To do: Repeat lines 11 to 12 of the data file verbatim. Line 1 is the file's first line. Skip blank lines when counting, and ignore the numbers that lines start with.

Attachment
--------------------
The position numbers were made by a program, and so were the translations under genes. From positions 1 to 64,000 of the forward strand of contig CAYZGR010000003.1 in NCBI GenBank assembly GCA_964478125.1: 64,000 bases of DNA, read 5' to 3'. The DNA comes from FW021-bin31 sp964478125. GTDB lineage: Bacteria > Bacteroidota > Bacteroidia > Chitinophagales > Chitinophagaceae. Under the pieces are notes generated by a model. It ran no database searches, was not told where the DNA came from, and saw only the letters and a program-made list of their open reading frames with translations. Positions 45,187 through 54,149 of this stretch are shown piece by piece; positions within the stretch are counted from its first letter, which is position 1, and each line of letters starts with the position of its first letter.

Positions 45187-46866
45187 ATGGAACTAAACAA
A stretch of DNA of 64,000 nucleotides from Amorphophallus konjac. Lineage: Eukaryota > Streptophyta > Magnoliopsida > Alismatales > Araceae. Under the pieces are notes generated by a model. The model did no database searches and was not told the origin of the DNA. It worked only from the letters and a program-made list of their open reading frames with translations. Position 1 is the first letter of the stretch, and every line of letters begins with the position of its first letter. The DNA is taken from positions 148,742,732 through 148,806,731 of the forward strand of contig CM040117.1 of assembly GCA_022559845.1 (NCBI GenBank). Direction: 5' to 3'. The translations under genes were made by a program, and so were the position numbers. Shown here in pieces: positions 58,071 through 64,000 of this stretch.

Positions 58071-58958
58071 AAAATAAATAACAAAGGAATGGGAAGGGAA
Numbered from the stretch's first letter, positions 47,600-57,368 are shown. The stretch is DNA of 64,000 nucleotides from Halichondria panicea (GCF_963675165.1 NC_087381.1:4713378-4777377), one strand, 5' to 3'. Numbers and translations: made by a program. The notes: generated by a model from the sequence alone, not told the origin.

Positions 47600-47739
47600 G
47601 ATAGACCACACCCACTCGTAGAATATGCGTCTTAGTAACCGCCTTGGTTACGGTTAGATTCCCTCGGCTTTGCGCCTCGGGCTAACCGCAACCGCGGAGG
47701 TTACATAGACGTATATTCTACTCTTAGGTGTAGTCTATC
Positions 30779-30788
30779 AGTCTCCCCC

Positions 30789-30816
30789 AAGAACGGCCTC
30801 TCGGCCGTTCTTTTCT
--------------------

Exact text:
47701 TTACATAGACGTATATTCTACTCTTAGGTGTAGTCTATC
Positions 30779-30788